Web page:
Oliver Harman – Senior Research, Development and Innovation Coordinator, discusses Green Sky Thinking at Bouygues UK.
‘Often in buildings, air conditioning gets the best view of the city’. Andy Bow’s (Foster and Partners and Battersea Power Station Phase 3 – The Roof Gardens) comment is certainly true of our Head Office at Elizabeth House – one could probably make some good money taking punters up to the 6th floor, standing over a Mitsubishi Electric unit and showing them the London Eye.
It is no secret that we are building higher. A recent New London Architecture report shows that in the past 12 months a total of 119 buildings of 20 storeys or over have been proposed for the capital. A number of factors are contributing to this. Yes, urbanisation and population growth factor but there is also the mantra that in England’s green and pleasant land you touch green belts at your peril. Yet with this city growth, urban dwelling citizens still require some connection with nature. As such we are seeing an interesting response. More architects and developers are bringing nature to the forefront of their projects. Buildings such as Milan’s Stefano Boeri designed Bosco Verticale (that’s Vertical Forest to the rest of us), New York’s BIG designed (and MahaNahkon esq) The Spiral as well as our very own SOM designed Manhattan Loft Gardens are just a smattering of new projects with high rise green spaces.
Why are we seeing a surge of popularity of such developments? Manhattan Loft Gardens’ landscape architect Irene Djao-Rakitin thinks ‘people are suffocating, they just need to breathe a bit’.
Open-air roof gardens modelled on Kew Gardens in Paddington or your own private garden in Canary Wharf are some of the current offerings to London’s investors and property purchasers. However do these green spaces give urbanites that much-revered breathable space, or are they merely token green offerings about as beneficial as a living room peace lily? There are advocates on both sides. Some argue developments should follow a Cheesegrater approach, with its public space at the ground level for all to enjoy in passing. For others, those ticketed or otherwise far reaching city views are unparalleled.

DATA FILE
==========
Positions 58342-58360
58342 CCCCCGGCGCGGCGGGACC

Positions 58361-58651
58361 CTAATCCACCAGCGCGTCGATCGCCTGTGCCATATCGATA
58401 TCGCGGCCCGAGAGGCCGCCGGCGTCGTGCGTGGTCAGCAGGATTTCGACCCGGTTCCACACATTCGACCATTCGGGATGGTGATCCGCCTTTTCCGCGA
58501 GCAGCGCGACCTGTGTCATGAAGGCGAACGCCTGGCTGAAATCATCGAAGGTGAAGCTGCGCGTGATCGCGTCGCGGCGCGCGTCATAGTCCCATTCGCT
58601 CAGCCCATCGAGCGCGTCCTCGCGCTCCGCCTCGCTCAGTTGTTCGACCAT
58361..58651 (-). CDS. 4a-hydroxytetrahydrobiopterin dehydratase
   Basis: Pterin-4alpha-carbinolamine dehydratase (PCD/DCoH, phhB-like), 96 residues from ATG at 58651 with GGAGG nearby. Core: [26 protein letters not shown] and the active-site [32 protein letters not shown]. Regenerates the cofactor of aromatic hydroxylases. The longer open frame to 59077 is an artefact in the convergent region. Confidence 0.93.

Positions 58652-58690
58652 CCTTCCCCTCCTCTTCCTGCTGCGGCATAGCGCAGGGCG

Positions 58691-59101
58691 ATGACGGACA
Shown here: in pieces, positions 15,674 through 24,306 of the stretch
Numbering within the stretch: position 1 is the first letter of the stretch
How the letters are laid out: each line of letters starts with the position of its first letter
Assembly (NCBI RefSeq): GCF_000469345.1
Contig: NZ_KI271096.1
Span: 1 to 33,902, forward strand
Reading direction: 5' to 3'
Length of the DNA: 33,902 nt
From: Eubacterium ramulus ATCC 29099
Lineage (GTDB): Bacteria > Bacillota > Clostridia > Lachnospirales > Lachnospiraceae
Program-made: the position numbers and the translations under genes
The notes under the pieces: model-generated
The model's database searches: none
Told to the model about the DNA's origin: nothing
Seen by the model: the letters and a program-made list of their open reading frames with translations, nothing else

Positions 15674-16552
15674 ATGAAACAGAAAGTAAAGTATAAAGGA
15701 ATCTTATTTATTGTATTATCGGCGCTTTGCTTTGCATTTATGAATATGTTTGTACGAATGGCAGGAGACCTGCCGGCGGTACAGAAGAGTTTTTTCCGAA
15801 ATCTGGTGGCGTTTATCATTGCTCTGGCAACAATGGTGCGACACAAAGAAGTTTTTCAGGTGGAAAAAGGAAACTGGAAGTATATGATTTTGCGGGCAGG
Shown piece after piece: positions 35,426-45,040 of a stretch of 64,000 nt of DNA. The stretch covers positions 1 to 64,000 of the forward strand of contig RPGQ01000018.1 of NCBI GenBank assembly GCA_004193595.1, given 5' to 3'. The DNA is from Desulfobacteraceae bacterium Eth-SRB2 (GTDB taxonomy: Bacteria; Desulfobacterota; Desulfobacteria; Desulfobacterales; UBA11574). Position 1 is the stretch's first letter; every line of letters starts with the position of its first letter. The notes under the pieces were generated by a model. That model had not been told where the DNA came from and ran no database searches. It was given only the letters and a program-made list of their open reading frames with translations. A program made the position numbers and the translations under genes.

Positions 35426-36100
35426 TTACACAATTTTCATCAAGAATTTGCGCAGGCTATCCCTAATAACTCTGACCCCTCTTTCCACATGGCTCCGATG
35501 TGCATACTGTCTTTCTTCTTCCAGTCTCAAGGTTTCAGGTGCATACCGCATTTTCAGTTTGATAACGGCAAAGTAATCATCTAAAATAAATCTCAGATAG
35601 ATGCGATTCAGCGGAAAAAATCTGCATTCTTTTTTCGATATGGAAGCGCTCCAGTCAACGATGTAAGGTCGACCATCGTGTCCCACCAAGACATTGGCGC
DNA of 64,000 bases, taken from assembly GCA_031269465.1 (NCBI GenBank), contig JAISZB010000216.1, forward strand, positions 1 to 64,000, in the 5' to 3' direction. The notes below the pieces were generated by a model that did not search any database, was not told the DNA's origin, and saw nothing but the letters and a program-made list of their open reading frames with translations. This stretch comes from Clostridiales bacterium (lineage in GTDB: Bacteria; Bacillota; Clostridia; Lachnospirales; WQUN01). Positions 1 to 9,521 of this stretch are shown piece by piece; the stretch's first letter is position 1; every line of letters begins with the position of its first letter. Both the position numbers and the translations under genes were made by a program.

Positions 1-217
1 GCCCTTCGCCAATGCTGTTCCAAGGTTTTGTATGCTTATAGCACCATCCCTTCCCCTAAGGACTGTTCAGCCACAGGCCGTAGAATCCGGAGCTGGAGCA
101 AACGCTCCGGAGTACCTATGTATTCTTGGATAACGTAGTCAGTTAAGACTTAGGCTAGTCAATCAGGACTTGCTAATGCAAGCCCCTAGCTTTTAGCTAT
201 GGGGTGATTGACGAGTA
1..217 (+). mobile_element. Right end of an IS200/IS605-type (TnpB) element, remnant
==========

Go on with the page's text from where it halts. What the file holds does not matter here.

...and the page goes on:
How easy are they to build? Rafael Viñoly’s Sky Gardens came under fire for offering a Babylonian hanging gardens in the planning documents and delivering a smattering of ferns. Was this a result of value engineering or construction difficulties of building and maintaining plants in an un-natural environment?
Do such large scale green spaces tie developments together? Harry Handelsman (founder of Manhattan Loft Corporation) argues they ‘give an opportunity for people to come together’ and Battersea Power Station Development Company have their roof gardens for just that reason, to bring a sense of community. The question is, whether high rise green spaces will be limited to high end developments or whether they will be adopted more mainstream in some of the fully-PRS schemes we are expecting to come into development.
All these questions and more will be discussed, debated and disputed in Bouygues UK’s upcoming Green Sky Thinking Week event “Green sky gardens: The increasing popularity and consequences of providing high rise green space’.
Please join us on Thursday 28th April between 8:30 and 10:30 at Manhattan Loft Gallery, 65 Hopton Street, Bankside, London, SE1 9JL. You will listen to the excellent array of speakers below present their thoughts before we all participate in the discussion.
Tim Broyd – President Elect of Institute of Civil Engineers and Chair of Built Environment Foresight at UCL
Kent Jackson – Design Director of SOM and Architect of Manhattan Loft Gardens
Chris White – Development Director of Manhattan Loft Corporation and Manhattan Loft Gardens
Andy Bow – Senior Partner of Foster & Partners and Architect of Battersea Power Station Phase 3
Aiden McLeod – Project Director of Battersea Power Station Phase 3
Sasha Njagulj – Head of Sustainability and Innovation of Bouygues UK
8:45am Welcome from Bouygues UK
8:50am Speakers – ‘Green Sky Gardens’
9:30am Panel/Audience Discussion
9:55am Thanks & Networking